$ systemctl start kdm

 

I assume that this works for you, but I'm confused as to how you were able to even invoke that command. I haven't been able to get a responsive terminal without 'nomodeset' and according to Arch Wiki's Intel entry: "Kernel Mode Setting (KMS) is required in order to run X and a Desktop environment" Did you ever have to use this parameter in your build? If so, how did you get rid of it?

 

 

 

Highlighted
mcloaked
Blue Screen Again
Posts: 44
Registered: ‎01-16-2014
Location: UK
Views: 4,620
Message 33 of 39

Re: Lenovo y510p and Linux

In order to understand what your system is doing it will be necessary to provide a certain amount of detailed information about your hardware as well as the output of a number of commands. Since I have not seen the detailed set of steps that you took to get the various packages installed I will ask for some information to compare with my system.

 

I did check and I don't have i925 in the mkinitcpio.conf MODULES line in this machine but I did need it in a different one so I was wrong about that though I was working from memory at the time.

 

Firstly let's check that you have the same graphics hardware as me - what is the output of the command which on my system is:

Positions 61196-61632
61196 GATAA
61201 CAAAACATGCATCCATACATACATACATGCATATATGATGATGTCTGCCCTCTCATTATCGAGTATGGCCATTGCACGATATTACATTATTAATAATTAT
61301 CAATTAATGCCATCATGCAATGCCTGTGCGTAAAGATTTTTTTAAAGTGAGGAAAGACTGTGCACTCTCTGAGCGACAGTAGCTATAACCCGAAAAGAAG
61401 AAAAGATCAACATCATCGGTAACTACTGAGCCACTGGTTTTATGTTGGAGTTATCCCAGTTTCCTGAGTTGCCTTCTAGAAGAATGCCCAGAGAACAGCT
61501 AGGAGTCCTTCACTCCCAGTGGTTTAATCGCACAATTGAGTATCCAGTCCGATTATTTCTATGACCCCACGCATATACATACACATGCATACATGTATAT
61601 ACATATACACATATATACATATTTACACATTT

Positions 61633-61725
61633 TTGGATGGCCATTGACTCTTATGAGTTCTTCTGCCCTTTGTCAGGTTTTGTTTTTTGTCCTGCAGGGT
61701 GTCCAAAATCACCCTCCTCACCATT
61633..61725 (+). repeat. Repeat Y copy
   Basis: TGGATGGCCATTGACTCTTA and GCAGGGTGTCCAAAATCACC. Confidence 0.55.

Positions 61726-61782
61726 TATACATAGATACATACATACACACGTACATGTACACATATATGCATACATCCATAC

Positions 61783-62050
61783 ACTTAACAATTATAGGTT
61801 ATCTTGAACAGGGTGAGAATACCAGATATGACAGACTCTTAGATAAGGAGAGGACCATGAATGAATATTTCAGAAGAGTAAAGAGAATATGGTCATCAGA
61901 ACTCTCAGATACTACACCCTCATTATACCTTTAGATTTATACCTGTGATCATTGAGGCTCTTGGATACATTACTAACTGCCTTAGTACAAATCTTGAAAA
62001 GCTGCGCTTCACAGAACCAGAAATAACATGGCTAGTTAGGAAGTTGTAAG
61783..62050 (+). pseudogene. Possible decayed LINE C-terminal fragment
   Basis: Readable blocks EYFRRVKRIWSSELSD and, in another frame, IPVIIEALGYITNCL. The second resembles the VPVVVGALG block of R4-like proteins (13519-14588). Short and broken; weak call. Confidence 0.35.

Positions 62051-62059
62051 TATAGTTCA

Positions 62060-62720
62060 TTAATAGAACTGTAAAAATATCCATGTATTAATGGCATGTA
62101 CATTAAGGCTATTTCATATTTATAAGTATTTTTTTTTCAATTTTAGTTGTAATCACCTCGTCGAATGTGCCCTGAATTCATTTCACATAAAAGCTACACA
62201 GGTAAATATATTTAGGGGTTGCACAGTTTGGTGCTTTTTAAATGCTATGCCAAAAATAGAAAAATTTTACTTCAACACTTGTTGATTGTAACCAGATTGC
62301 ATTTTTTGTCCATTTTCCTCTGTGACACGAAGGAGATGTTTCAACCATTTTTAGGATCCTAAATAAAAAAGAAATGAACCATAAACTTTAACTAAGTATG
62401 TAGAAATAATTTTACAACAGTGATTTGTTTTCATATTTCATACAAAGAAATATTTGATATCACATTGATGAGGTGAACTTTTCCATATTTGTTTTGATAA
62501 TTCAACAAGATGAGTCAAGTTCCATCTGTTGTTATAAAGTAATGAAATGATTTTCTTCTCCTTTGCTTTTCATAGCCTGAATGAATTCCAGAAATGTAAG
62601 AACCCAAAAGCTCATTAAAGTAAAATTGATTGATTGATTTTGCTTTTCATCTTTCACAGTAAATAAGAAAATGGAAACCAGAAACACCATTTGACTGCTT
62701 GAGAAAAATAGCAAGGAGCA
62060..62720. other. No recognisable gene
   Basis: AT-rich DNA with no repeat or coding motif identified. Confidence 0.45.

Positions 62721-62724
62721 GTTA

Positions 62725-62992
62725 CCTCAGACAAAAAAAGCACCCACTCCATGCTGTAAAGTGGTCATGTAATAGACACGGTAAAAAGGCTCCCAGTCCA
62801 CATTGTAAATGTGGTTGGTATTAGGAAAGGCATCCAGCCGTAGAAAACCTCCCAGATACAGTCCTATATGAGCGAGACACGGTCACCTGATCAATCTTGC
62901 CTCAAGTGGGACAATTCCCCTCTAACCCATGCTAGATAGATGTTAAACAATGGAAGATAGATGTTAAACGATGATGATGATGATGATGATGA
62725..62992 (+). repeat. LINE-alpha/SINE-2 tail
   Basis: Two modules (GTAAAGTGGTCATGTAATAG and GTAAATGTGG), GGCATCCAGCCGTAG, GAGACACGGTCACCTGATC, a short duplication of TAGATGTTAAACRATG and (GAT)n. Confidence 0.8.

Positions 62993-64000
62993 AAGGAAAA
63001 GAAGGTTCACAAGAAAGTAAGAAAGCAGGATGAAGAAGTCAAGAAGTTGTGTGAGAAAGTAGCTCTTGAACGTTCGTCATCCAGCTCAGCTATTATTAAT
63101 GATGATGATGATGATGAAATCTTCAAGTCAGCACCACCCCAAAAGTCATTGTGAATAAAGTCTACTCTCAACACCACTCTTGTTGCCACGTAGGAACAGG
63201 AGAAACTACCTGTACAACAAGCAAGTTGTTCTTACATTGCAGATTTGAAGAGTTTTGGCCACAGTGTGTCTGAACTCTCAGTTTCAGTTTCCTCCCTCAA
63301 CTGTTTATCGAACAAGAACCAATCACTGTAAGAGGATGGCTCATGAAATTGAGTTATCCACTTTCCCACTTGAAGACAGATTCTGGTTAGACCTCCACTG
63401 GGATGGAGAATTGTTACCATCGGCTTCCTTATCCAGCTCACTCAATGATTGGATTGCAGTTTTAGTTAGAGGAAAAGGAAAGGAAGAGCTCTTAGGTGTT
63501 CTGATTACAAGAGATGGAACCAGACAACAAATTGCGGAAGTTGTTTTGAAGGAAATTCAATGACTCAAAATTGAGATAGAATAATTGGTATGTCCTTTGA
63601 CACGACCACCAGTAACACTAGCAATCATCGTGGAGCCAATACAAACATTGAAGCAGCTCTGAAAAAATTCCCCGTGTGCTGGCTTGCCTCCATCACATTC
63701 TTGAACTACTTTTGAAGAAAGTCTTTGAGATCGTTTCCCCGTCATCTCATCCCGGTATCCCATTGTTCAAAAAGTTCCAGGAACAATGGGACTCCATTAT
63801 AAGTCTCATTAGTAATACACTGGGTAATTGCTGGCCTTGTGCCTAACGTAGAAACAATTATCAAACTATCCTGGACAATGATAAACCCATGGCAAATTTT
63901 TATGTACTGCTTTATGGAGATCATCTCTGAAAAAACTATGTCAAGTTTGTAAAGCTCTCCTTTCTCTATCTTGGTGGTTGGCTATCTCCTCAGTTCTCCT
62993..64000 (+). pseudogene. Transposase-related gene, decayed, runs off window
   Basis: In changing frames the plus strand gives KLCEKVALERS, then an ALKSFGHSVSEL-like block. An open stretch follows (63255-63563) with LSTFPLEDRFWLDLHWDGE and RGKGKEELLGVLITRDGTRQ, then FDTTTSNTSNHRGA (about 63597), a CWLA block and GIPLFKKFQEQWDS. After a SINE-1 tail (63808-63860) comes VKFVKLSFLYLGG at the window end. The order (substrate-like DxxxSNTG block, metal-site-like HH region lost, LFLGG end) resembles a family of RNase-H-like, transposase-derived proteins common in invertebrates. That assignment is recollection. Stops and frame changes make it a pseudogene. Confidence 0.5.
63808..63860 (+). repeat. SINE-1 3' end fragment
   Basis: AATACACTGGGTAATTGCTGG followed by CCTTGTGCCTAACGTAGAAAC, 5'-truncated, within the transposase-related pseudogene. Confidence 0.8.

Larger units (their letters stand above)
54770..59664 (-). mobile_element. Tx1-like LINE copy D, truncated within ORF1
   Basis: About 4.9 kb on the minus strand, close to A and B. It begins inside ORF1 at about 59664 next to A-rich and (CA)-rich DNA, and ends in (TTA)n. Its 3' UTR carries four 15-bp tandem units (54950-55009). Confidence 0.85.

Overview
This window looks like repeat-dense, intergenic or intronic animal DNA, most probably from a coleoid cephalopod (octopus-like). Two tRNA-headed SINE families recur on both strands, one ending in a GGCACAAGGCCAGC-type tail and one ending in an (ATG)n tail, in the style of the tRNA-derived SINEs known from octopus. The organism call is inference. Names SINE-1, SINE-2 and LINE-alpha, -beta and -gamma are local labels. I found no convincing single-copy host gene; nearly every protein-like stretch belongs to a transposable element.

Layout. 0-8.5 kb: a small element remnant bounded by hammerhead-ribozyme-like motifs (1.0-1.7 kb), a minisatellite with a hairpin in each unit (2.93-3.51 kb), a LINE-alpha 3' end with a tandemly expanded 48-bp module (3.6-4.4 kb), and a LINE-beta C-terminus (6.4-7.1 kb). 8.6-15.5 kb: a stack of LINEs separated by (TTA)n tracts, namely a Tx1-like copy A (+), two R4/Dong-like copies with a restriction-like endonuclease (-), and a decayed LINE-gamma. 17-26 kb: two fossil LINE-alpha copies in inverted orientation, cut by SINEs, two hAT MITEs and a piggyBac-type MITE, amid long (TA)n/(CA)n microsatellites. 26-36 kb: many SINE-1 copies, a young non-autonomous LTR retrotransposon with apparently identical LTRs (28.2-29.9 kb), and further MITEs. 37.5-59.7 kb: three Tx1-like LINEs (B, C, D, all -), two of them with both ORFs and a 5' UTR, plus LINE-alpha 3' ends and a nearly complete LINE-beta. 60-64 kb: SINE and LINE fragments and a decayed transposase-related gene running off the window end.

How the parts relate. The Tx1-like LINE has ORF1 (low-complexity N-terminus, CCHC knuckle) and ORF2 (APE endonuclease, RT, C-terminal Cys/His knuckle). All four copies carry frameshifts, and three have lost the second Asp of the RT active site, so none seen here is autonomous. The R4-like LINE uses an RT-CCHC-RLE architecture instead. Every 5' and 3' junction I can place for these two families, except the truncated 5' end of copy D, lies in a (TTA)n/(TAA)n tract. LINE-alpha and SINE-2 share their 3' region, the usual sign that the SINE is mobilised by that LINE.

$ lspci | egrep VGA
00:02.0 VGA compatible controller: Intel Corporation 4th Gen Core Processor Integrated Graphics Controller (rev 06)
01:00.0 VGA compatible controller: NVIDIA Corporation GK107M [GeForce GT 750M] (rev a1)

 

If your graphics chips are different then a different approach may be needed for your system.

 

Secondly what xorg packages do you have installed?  Compare with mine:

 

# pacman -Qs xorg | grep local/xorg
local/xorg-appres 1.0.4-1
local/xorg-bdftopcf 1.0.4-1 (xorg xorg-apps)
local/xorg-docs 1.7-1 (xorg)
local/xorg-font-util 1.3.0-1 (xorg-fonts xorg)
local/xorg-font-utils 7.6-3
local/xorg-fonts-100dpi 1.0.1-4 (xorg)
local/xorg-fonts-75dpi 1.0.3-1 (xorg)
local/xorg-fonts-alias 1.0.3-1
local/xorg-fonts-encodings 1.0.4-3 (xorg-fonts xorg)
local/xorg-fonts-misc 1.0.1-2
local/xorg-iceauth 1.0.6-1 (xorg-apps xorg)
local/xorg-luit 1.1.1-2 (xorg xorg-apps)
local/xorg-mkfontdir 1.0.7-1 (xorg xorg-apps)
local/xorg-mkfontscale 1.1.1-1 (xorg-apps xorg)
local/xorg-server 1.15.1-1 (xorg)
local/xorg-server-common 1.15.1-1
local/xorg-server-utils 7.6-3
local/xorg-sessreg 1.0.8-1 (xorg-apps xorg)
local/xorg-setxkbmap 1.3.0-1 (xorg-apps xorg)
local/xorg-smproxy 1.0.5-1 (xorg-apps xorg)
local/xorg-twm 1.0.8-1
local/xorg-utils 7.6-8
local/xorg-x11perf 1.5.4-1 (xorg-apps xorg)
local/xorg-xauth 1.0.9-1 (xorg-apps xorg)
local/xorg-xbacklight 1.2.1-1 (xorg-apps xorg)
local/xorg-xclock 1.0.7-1
local/xorg-xcmsdb 1.0.4-1 (xorg-apps xorg)
local/xorg-xcursorgen 1.0.5-2 (xorg-apps xorg)
local/xorg-xdpyinfo 1.3.1-1 (xorg-apps xorg)
local/xorg-xdriinfo 1.0.4-3 (xorg-apps xorg)
local/xorg-xev 1.2.1-1 (xorg-apps xorg)
local/xorg-xgamma 1.0.5-1 (xorg-apps xorg)